The Greek crisis seems far removed from Singapore life but it is becoming all too real for an academic from Nanyang Technological University (NTU).
Associate Professor Christos Sakellariou of the NTU economics division is holidaying back in his homeland, Greece, and seeing the turmoil up close.
He told The Straits Times yesterday: "Workers are still being paid but cannot withdraw more than €60 (S$90) per day.
"Certain categories of pensioners are in a more uncertain situation as the pension funds are struggling to find the necessary funds and, at times, are crediting accounts in tranches."
Dr Sakellariou, who has been with NTU for 25 years, added that there are already reports of lay-offs as small businesses have been hit by a lack of liquidity.
"The problem with small businesses and trade in general is that there is dependence on the banking system and credit to do business. For example, if a business uses raw materials, previously it could order on credit. Now they are asked to pay cash."
Dr Sakellariou, who is spending his time mainly in Athens, has noticed a change in attitude among Greeks since bank controls were imposed on Monday and a snap referendum called.
He senses that the real fear that Greece could be out of the euro zone is focusing minds among ordinary Greeks and putting the "no" vote - one that looked certain a day or two ago - in doubt.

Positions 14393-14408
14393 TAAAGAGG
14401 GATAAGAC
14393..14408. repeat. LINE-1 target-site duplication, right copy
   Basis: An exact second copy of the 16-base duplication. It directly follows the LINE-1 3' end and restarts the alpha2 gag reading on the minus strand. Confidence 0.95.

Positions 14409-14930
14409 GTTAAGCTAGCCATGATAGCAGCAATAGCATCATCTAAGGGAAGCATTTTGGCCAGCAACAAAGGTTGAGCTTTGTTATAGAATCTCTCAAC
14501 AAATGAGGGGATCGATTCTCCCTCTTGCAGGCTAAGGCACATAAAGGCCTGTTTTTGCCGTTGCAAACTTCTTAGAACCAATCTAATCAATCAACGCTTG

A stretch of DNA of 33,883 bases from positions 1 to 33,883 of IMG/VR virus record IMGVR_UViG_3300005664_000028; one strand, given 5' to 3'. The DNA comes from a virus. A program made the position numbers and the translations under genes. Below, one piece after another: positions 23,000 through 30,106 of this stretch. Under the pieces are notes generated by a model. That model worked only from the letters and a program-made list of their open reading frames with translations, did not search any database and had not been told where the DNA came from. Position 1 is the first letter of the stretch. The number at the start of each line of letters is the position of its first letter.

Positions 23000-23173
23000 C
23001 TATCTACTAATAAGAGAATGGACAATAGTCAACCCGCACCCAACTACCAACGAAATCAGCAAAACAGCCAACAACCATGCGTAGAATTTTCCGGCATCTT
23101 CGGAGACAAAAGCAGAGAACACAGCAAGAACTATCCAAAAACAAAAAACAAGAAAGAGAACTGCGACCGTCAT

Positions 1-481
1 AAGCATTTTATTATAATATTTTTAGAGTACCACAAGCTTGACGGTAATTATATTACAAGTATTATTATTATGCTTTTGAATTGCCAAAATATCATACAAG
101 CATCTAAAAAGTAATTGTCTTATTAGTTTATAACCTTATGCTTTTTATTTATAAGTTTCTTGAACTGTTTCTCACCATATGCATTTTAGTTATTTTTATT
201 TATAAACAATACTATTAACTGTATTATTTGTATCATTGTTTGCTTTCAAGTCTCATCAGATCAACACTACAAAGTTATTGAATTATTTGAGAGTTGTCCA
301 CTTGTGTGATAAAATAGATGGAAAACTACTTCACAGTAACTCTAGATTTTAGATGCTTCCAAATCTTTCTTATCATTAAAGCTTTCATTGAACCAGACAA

"One can observe a progressive shift in public opinion towards the 'yes' vote, having been rattled by the real effects of the capital controls," he told The Straits Times.
He believes the majority will vote "yes" on Sunday, "based on fear of the thing to come".
There has been talk that Greek Prime Minister Alexis Tsipras could cancel the referendum before entering new talks for bailout aid. Other reports say European Commission officials are holding firm and will not entertain a new plan until after Sunday's vote - if it goes ahead.
Asked how he would vote, Dr Sakellariou said: "Normally, if I happened to be here during regular elections, I would vote. For this referendum, I'll probably not vote; it doesn't feel right since I will not bear any consequences of my choice."
Greeks residing here will not be able to vote on the referendum.
Singapore permanent resident and Greek national Tasos Kousloglou called the referendum "divisive".
"While no one is keen to accept the new round of austerity measures... many people are scared of uncertainty and the consequences of leaving the euro zone," he said.